Based on our review of the record, we cannot say that there is little likelihood that Grimsbo's testimony would have affected the verdict. However "fantastic" the "transferred sperm" hypothesis might seem, at least to the state, the jury in the first trial could not agree on guilt. In the first trial, the state had not focused on, and exploited, the "gap" in the "transferred sperm" theory--the absence of Wyatt's DNA. In the second trial, through Hormann, it did. Grimsbo's testimony, if believed, would have explained that seemingly inexplicible "gap." The error was not harmless.

Reversed and remanded for a new trial.

1. On July 25, 1995, Wyatt applied for, and obtained, a domestic abuse restraining order, based on an incident in a grocery store parking lot in early July 1995.

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2. The parties dispute Wyatt's basis for, and possible motivation for, such an accusation. That dispute, which is central to the underlying prosecution, is discussed below.

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3. As Wyatt was driving complainant to that appointment, she stopped at her bank and transferred all the funds, $30,000, from a joint account she and defendant maintained, into an account in her name only.

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4. The acronym "CARES" stands for Child Abuse Response and Evaluation Services.

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5. The state's expert found 80 sperm. Defendant's expert, who examined a smaller area, found two.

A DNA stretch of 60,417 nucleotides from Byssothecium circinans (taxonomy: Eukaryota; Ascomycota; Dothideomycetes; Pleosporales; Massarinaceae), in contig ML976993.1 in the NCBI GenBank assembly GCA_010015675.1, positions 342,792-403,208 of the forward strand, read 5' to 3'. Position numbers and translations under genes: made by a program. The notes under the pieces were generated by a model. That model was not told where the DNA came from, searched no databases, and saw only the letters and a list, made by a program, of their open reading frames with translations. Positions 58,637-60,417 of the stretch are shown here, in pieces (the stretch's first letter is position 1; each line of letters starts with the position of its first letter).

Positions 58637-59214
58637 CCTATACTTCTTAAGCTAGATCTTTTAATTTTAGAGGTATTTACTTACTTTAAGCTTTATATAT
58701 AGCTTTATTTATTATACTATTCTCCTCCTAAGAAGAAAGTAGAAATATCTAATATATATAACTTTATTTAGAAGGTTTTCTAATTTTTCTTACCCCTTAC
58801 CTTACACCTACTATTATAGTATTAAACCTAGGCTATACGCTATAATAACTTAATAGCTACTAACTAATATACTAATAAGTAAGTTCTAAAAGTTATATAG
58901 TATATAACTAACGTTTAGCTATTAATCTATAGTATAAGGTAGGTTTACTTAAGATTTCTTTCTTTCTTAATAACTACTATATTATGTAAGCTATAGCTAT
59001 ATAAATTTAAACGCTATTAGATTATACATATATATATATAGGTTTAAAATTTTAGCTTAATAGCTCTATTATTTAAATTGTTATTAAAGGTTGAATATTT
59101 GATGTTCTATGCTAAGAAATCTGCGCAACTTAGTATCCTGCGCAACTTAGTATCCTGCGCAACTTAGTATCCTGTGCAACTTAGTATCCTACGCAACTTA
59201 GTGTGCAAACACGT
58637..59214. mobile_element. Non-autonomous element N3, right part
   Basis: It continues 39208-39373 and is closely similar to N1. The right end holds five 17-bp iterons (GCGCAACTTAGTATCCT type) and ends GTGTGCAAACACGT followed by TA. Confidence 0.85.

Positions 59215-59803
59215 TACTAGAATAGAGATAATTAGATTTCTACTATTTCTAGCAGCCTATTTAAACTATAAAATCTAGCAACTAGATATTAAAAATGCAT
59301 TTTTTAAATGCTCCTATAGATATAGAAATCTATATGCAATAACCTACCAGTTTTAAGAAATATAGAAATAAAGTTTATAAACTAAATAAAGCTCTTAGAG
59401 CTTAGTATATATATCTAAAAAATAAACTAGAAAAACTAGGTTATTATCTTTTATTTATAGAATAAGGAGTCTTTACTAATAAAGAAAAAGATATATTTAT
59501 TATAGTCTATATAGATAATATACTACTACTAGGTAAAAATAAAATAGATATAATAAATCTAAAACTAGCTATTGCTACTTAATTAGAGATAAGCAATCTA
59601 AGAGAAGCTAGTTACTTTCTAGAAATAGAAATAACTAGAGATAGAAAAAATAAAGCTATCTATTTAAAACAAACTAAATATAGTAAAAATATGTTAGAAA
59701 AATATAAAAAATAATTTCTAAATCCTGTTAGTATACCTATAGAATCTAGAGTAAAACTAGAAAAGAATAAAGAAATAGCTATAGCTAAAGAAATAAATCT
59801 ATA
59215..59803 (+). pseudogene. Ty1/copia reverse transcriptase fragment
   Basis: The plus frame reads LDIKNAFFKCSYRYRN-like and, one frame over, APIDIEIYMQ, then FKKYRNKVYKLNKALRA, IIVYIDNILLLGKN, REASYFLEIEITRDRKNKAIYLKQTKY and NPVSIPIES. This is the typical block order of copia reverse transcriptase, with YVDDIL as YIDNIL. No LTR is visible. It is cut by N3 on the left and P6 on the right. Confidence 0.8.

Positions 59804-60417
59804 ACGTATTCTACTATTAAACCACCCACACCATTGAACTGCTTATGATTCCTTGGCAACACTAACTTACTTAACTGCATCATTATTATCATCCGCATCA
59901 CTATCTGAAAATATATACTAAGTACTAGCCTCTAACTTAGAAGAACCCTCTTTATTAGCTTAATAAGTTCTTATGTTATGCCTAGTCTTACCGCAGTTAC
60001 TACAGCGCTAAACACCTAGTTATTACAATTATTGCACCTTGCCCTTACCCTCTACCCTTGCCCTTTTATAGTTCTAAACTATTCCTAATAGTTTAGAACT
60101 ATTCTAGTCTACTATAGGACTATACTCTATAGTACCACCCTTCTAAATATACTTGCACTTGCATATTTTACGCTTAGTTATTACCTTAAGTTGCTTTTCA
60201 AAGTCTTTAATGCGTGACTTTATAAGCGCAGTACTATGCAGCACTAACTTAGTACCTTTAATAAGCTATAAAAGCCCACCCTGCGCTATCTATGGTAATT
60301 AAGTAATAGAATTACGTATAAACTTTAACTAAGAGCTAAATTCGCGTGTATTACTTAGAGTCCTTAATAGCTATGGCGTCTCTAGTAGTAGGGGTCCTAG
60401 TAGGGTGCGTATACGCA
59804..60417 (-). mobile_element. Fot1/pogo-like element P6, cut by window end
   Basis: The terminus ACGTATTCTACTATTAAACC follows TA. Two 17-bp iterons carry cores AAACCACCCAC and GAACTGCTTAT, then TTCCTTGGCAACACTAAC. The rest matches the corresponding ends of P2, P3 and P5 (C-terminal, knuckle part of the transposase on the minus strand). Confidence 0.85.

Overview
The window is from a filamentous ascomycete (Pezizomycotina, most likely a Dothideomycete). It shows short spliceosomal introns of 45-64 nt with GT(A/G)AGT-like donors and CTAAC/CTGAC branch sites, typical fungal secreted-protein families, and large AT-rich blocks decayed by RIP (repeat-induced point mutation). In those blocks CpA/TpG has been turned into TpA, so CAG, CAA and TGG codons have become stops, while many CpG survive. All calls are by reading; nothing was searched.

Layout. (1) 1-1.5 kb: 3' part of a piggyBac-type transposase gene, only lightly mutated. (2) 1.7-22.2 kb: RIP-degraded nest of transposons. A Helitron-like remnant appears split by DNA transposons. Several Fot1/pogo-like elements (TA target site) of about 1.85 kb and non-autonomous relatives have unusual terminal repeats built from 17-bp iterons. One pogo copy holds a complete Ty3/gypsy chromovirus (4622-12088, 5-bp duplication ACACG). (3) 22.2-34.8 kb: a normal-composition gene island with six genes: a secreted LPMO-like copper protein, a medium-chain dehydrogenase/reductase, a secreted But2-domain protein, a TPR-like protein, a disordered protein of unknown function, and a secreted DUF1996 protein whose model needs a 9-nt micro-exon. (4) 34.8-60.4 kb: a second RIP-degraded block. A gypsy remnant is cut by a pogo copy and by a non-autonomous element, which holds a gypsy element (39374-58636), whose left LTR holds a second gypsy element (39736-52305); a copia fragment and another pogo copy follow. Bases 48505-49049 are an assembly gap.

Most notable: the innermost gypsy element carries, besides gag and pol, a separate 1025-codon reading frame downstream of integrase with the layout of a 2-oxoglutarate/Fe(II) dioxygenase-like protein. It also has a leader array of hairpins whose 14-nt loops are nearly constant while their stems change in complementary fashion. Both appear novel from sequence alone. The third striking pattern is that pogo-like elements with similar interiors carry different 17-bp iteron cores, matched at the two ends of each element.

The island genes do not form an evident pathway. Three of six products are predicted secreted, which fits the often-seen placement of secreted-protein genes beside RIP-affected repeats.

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6. Epithelial cells are the cells that constitute the coverings of internal and external bodily structures, including glands. Such cells are commonly found in blood, saliva and vaginal secretions. See generally Stedman's Medical Dictionary, 587 (26th ed 1995).

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7. Wyatt also testified that she had withdrawn the money from the joint account on July 24, while driving complainant to the doctor, because defendant had previously made large withdrawals from that account and she was afraid that he would do so again and abscond.

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8. In response to a hypothetical during the state's case-in-chief, Hormann generally discounted defendant's "transferred sperm" hypothesis (discussed below). However, on cross-examination Hormann acknowledged that, although the epithelial cell fraction was consistent with complainant's DNA, she did not specifically analyze the underpants for the presence of Wyatt's DNA.